I didn’t avoid any ingredients.
Although I felt really good at the end of my Whole 30 elimination diet, I never lost weight. While it was a great experience and one I might do again as a “reset”, I concluded at the time that I didn’t want to exclude a whole host of foods from my regular diet. I love red wine, bread, and cheese too much!
This trip kind of proved the theory. I enjoyed everything, including the aforementioned diary and coffee that I had been wary of, and experienced a host of great results, including losing some weight.
I was on vacation.
This is an important thing to factor in. This was my first non-working vacation in five years. Even though we’ve taken trips since 2009, I have always brought a laptop with me and worked while we were gone. Not this time. I took only a tablet and had spotty wifi, so I truly unplugged from my work.
My only real responsibilities were to feed my children and keep them safe.
I imagine that being more relaxed contributed to a host of good things for my body, including some weight loss.
I wasn’t a recipe-developing fiend.
I’ve written four cookbooks in the last four years, totaling over 700 recipes. Yes, really. (Number Four is still in production.)
I also gained ten pounds in the process. The hormone crazy that comes with turning 40 probably didn’t help.
Cooking and recooking and eating and eating all the leftovers hasn’t helped my waist. By comparison, on vacation, I prepared simple meals with a limited pantry. Some recipes I created in France are those that are keepers and will be showing up on Good Cheap Eats soon.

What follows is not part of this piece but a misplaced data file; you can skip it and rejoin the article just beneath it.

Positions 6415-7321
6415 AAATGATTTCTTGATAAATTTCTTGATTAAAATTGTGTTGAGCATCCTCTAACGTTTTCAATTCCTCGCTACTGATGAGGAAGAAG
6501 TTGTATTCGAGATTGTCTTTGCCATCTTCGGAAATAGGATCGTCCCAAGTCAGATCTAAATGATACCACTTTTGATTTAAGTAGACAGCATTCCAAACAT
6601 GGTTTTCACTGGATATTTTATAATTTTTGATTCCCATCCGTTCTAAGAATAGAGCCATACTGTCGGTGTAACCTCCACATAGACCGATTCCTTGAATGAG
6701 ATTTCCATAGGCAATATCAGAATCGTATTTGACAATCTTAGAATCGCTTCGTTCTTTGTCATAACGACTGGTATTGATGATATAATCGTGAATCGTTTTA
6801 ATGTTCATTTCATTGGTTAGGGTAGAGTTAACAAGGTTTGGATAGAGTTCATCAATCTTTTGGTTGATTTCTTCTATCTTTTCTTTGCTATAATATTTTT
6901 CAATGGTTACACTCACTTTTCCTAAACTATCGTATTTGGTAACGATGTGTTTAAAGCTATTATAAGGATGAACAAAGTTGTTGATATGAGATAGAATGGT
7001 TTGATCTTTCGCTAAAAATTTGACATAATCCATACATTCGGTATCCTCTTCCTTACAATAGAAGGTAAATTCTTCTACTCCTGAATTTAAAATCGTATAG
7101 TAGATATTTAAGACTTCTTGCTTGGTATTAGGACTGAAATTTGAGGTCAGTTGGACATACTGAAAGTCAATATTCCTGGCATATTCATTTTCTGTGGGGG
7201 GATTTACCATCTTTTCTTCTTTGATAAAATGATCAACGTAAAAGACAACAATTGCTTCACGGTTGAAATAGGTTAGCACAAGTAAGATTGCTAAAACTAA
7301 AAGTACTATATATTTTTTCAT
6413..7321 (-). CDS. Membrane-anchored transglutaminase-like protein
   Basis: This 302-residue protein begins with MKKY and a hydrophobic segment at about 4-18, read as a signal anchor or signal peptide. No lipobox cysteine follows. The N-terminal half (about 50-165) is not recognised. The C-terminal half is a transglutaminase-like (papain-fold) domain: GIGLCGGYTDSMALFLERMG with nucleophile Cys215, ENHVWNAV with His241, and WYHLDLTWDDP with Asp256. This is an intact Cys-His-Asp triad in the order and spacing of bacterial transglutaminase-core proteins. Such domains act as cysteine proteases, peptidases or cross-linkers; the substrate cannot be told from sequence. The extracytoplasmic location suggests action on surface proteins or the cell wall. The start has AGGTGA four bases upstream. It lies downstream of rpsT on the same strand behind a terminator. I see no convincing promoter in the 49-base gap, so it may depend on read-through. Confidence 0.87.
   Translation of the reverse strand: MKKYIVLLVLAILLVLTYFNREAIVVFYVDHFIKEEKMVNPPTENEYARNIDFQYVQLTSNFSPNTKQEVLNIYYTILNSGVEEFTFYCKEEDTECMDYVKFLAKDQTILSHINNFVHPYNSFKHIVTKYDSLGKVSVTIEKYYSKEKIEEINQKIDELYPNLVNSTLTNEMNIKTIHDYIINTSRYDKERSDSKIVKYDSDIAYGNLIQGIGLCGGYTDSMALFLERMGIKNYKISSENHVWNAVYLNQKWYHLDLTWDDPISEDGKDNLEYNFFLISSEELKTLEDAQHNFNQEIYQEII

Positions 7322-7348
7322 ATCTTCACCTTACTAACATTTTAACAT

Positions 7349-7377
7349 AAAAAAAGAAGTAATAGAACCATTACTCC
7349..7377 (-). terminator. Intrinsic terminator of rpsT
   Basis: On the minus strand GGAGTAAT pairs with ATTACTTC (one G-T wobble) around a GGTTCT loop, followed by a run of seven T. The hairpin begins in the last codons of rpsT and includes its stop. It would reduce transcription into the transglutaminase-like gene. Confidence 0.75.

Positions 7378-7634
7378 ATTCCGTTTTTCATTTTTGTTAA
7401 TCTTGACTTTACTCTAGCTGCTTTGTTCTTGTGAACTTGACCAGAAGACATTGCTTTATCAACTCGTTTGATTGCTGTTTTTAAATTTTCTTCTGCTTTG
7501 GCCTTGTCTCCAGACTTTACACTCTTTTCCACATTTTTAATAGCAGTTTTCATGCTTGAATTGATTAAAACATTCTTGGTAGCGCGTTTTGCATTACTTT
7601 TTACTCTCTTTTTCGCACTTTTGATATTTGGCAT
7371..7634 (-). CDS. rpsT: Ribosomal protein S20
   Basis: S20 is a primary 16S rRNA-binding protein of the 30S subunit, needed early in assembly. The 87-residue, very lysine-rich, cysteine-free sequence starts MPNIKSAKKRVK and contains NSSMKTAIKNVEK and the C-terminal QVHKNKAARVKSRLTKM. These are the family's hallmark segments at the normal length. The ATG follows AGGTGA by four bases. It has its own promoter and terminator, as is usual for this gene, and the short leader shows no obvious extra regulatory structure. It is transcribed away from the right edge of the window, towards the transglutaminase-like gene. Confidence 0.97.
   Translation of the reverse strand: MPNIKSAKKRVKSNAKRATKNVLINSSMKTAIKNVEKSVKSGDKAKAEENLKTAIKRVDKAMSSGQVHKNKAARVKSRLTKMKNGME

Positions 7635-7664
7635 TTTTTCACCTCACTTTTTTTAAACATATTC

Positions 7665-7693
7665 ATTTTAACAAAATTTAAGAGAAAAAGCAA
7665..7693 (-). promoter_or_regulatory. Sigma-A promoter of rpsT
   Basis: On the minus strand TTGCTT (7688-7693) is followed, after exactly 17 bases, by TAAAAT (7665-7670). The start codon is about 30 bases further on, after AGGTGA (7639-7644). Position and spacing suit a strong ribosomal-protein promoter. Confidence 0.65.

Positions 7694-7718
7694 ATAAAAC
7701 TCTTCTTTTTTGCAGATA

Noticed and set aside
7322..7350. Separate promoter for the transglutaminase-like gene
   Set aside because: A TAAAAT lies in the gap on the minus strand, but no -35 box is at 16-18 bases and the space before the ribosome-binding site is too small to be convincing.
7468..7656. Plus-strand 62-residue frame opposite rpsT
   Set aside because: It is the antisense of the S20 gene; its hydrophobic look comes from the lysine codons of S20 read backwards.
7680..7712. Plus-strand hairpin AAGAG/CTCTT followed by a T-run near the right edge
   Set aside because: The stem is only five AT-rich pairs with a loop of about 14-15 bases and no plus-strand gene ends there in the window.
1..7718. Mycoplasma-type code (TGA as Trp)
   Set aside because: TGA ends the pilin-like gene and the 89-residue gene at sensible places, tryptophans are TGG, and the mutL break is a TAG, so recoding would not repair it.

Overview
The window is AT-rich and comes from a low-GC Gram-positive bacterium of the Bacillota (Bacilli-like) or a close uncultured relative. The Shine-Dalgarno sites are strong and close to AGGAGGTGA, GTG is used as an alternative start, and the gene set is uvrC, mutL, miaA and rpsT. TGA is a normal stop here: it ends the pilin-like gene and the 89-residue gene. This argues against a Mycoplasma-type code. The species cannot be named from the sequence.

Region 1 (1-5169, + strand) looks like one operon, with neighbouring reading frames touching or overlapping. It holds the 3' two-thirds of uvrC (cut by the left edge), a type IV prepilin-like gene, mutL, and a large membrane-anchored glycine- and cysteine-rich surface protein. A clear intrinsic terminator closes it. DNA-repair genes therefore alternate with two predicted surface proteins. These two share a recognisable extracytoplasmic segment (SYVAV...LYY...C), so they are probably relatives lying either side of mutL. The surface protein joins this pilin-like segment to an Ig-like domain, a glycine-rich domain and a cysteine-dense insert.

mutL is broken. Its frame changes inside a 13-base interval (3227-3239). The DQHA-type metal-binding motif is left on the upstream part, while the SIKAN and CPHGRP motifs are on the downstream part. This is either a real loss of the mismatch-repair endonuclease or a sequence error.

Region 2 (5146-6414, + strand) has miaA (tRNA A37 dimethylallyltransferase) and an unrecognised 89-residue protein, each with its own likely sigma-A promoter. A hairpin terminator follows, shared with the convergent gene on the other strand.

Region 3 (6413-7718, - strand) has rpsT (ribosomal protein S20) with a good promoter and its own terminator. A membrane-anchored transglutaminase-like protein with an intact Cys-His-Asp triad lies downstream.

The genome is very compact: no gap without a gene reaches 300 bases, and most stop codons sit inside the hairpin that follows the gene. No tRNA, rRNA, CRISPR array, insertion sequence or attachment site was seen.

While I still developed recipes on vacation, I wasn’t on a deadline. It was a much more relaxed experience; something I plan to incorporate into my real life now.
I ate more slowly.
I realized this last point the other night when we went to Stonefire Grill for FishBoy14’s birthday. It’s a favorite restaurant of mine. The menu (salad, bread sticks, steak, potatoes) totally fits my French course-style eating.
However, what I noticed was that the other diners were loud and crazy and in a really big hurry. The food also came very, very quickly. Amazingly quickly in comparison to European restaurants.
The atmosphere was one of being rushed. Part of it was the time of day (6 pm on a Sunday night), but part of it was that we Americans are just frenetic. We eat quickly. Probably too quickly than is good for us. We are always in a hurry.
On Sunday night I was picking up a very hurried vibe from the folks around me. It made me want to scarf my food instead of enjoy it. It detracted from the meal, and I suspect, wasn’t as healthful for my body.
I enjoyed discussions with my family around the table.
All of these things contributed to a much more peaceful meal time experience with my husband and children. If we were at a restaurant, we waited quite awhile for our food — because it was being prepared fresh! This gave us time to talk in ways that we don’t at home.
If I was serving courses in our vacation apartment, I waited until each person was done with a course before serving the next one. This made sure that we ate slowly (see previous point) and allowed us more time for discussions.
8 Things I’m Going to Do to Keep the Weight Off
So, what next?
Here are the things that I’m working toward so I can keep off the weight and our family can enjoy more pleasant meal times at home:
- Continue to prepare homemade meals.
- Reduce snacking or make it more contained. No more ginormous bowls of buttered popcorn for me!
- Serve a small appetizer while I’m finishing prep work on our main meal. Everyone likes this and it makes our kitchen a more social place to be.
- Keep portions reasonable and the meals varied. Last night I bought one Costco take-and-bake pizza (instead of three!) and served a large salad and crudites to add variety and keep us from just mowing down pizza.
- Make a conscious effort to eat slowly.
- Develop more consistent work hours and deadlines so that I truly have off-time from work and recipe development.
- Enjoy a variety of ingredients and preparations throughout the week. Nothing is forbidden as long as it’s not too much of any good thing.
- Continue to exercise: yoga twice a week as well as cardio and strength training another 2 to 3 days a week.
There’s my story and my theories on how I lost six pounds on vacation.